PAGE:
The French Regime
1749 – The Abbé François Picquet builds a mission fort called Fort de la Présentation on the banks of the Oswegatchie River and the St. Lawrence River to convert the Iroquois Confederacy to Catholicism and to bring them to the side of France as his nation prepares for war with the British.
1749 – Map of the “mission” at the mouth of the Oswegatchie River established by French Sulpician Francois Picquet (National Archives of France) French leaders in New France support the construction of the fort as a crucial step to repair relations with the powerful Iroquois Confederacy, the most powerful Native American government in North America, which controls most of what is now upstate New York above the Mohawk Valley and western New York.
The Iroquois have a long history of friendly relations with the British who have designs on New France. The French control what is now Canada and the entire Mississippi Valley to New Orleans, pinning in the rapidly growing 13 British Colonies. Unfortunately, New France only has about 80,000 people thinly stretched across its widespread colony. The 13 British colonies have a population of more than a million people.
The Iroquois agree to allow Picquet to build his mission fort because they are growing concerned by the way the British settlers keep encroaching on their territory in the Mohawk Valley. They are also uneasy over the British decision to build a fort at Oswego.
1755 – The Ab1752: Map and elevation of Fort de la Présentation. (National Archives of France) Abbé Picquet’s mission Fort de la Présentation has attracted about 3,000 Onondagas, Cayugas and other Iroquois to the side of France. In the 1750s, Montreal only had a population of 4,000. With such a sparse population, Picquet’s mission represents a large fighting force in the service of New France.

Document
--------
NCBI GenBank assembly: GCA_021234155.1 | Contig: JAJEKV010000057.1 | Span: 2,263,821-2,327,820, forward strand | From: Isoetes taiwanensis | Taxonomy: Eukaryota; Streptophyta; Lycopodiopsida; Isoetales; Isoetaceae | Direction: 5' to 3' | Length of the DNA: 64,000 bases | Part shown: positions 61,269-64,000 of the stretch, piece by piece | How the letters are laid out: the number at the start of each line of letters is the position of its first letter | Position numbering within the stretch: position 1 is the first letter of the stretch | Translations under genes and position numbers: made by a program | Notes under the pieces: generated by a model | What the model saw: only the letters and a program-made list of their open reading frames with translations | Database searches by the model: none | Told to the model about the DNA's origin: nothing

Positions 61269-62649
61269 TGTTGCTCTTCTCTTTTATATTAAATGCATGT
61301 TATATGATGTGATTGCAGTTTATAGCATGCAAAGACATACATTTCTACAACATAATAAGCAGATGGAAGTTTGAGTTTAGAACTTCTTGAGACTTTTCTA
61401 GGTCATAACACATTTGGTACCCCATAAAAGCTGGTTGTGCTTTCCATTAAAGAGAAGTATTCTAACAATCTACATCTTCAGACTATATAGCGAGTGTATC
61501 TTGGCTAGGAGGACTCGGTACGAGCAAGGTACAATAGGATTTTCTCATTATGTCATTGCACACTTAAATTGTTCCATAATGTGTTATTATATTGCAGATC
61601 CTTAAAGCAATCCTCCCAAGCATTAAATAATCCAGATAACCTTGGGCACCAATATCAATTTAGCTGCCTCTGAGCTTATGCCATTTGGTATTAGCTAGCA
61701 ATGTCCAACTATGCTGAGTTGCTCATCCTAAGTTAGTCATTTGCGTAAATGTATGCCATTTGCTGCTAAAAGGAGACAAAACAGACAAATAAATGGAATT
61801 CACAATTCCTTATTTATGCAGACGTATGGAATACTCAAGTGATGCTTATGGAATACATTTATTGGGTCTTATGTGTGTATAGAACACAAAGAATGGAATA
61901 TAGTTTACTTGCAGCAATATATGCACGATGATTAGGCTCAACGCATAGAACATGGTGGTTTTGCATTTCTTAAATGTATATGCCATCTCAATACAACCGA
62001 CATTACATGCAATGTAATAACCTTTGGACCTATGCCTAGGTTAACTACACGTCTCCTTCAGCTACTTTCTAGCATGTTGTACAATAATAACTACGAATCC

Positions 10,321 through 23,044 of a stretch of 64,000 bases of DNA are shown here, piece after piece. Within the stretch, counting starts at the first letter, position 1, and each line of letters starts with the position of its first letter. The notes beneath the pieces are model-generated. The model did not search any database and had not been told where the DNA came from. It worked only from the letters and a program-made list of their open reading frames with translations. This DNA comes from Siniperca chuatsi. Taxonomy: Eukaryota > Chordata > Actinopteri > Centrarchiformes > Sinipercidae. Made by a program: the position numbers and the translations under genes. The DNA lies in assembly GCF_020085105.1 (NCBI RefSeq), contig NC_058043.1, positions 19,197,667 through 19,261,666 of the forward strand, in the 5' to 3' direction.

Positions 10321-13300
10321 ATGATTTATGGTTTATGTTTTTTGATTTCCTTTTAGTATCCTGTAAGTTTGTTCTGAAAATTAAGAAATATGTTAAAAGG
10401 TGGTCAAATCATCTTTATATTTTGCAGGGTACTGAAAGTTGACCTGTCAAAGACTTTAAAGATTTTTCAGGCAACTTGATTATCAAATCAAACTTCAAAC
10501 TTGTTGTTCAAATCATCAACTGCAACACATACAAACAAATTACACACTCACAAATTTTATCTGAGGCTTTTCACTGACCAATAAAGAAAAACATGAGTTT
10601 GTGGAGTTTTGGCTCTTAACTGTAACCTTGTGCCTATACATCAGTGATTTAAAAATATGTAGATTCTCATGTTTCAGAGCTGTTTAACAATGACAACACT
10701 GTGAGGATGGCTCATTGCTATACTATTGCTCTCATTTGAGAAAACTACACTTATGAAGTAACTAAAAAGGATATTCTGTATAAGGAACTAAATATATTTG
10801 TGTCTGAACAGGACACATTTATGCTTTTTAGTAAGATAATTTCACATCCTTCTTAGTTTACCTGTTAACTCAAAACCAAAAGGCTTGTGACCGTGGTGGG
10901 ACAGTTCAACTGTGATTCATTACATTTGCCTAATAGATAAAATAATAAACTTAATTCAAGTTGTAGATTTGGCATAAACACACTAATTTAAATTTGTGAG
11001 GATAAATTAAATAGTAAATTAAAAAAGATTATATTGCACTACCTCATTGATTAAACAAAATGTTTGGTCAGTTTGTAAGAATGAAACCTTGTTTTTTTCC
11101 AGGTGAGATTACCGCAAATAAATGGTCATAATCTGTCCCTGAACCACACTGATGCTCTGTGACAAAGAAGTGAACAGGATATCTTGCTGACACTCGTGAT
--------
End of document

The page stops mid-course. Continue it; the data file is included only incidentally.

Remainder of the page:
The French use the fort as a base of operations for attacks on the British in the Mohawk Valley, the Champlain Valley and the Ohio Valley.
1755 – Warriors from la Présentation play a role in the defeat of Braddock and George Washington in the Ohio Valley.
1756 – Warriors join Gaspard-Joseph Chaussegros de Léry’s expedition which destroys Fort Bull (near present day Rome, NY).
1756 – Picquet and his warriors accompany Montcalm to help capture Oswego.
1756 – At the Albany Conference, Benjamin Franklin urges the British to destroy Fort de la Présentation.
1757 – Picquet and warriors accompany Montcalm at the battle of Fort William Henry and is blamed by many of the British for his failure to stop the massacre afterwards. This battle is depicted in James Fenimore Cooper’s novel Last of the Mohicans. Picquet accompanies Montcalm to the battle at Fort Carillon, but his warriors do not join the battle.
1759 – The French begin evacuating Fort de la Présentation and construct Fort Lévis on Chimney Island to prevent a British attack down the St. Lawrence River on Montreal and Quebec.